Beverly Young Nelson on Monday accused Roy Moore, a Republican Senate candidate for Alabama, of groping her and trying to force her to perform oral sex on him when she was a 16-year-old high school student and he was a 30-year-old lawyer.
Shortly before Nelson's made the allegations, Mitch McConnell, the Republican Party (GOP) leader of the US Senate, called on Moore to withdraw from the race. Nelson is the fifth woman to level allegations of sexual misconduct against Moore.
McConnell said, "I believe the women," referring to allegations made by four women last week who have accused Moore of pursuing sexual relationships with them when they were under-aged-teenagers.
Leah Corfman told US newspaper The Washington Post last week that she was a 14-year-old girl when Moore initiated sexual contact with her in 1979. Moore was 32 years of age at the time.
Three other women spoke on-the-record to the Post, accusing Moore of making sexual advances when they were each minors.
When the story came out last week, McConnell said Moore should withdraw from the senate race if the allegations prove true.
But Moore, a former judge and an evangelical Christian, maintains that the allegations are false while calling on McConnell to resign.
"The person who should step aside is Senate Majority Leader Mitch McConnell," Moore tweeted in response to McConnell's call.
Moore said McConnell is part of the proverbial Washington "swamp" that US President Donald Trump campaigned against.
Despite Moore's claims that the allegations against him are a "witch hunt," pressure is growing for him to step aside.
GOP Senator Susan Collins of Maine joined McConnell in calling for Moore to withdraw, saying she found his denials unconvincing.
More damaging for the embattled candidate, GOP Senator Cory Gardner, who leads the Senate Republican campaign effort, called Moore unfit to be a senator.
"If he refuses to withdraw and wins, the Senate should vote to expel him, because he does not meet the ethical and moral
requirements of the United States Senate," Gardner said in a statement.
Moore is also threatening to sue The Washington Post, which corroborated its story with more than a dozen sources — in addition to the four primary accusers who were all identified by name.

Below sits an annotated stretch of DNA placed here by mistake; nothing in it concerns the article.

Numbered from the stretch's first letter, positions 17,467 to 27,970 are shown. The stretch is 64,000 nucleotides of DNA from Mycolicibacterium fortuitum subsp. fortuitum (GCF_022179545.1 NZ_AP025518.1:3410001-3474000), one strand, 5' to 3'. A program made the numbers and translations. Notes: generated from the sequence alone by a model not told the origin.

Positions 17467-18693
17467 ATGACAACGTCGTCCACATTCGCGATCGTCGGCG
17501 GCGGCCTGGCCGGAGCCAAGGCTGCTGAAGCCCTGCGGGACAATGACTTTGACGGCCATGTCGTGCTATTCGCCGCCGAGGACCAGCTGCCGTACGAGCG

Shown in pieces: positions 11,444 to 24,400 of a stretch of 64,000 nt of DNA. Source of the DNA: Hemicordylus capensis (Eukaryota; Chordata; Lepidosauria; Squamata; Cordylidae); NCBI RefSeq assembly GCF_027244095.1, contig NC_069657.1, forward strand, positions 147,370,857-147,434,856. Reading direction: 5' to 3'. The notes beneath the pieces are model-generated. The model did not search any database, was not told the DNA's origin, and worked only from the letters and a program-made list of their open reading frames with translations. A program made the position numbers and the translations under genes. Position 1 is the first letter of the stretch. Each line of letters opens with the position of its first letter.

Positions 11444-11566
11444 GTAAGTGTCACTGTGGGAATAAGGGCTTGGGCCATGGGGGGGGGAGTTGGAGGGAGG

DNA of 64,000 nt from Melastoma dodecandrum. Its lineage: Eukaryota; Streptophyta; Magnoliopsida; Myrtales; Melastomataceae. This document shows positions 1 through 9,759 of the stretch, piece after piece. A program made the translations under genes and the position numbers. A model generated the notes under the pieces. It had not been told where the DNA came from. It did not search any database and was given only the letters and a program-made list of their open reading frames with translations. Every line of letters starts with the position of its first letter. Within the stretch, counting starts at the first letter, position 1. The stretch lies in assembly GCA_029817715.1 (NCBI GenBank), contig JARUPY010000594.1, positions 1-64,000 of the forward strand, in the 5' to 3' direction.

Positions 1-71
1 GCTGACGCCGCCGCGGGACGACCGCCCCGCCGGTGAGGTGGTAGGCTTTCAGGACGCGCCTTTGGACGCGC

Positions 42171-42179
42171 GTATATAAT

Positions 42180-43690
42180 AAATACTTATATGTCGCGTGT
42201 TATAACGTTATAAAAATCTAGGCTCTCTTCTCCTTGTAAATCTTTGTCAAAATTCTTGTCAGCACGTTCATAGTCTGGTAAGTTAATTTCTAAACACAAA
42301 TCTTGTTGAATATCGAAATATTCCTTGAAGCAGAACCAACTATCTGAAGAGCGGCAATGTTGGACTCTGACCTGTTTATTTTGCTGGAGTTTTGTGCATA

The race tightens
While Moore has called the allegations "completely false and misleading," he raised concerns among Republicans during an interview with conservative radio host Sean Hannity when he did not categorically rule out dating teen-aged girls when he was in his 30s.
Asked if that would have been usual for him, Moore said, "Not generally, no."
Alabama is a deeply conservative state, and Moore had a comfortable lead in polls, ahead of the special election slated for December 12 — until the sex abuse allegations broke last week. A series of new polls suggest Moore is now in a neck-and-neck race with his Democratic opponent Doug Jones, a former US District Attorney.
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More troubling for Moore is the prospect of another republican entering the race as a write-in candidate, which McConnell has suggested is a possibility.
"That's an option we're looking at ... whether or not there is someone who can mount a write-in campaign successfully," McConnell said Monday. Asked specifically about current Sen. Luther Strange, who lost to Moore in the GOP primary, he said, "We'll see."
With the election now less than a month away, Moore's name will likely be on the ballot whether he withdraws from the race or not. A third candidate, running as a write-in would be a long-shot bid to win — giving the Democrats their best chance to recapture a seat they haven't held in 20 years.
bik/rt (AP, Reuters, AFP, dpa)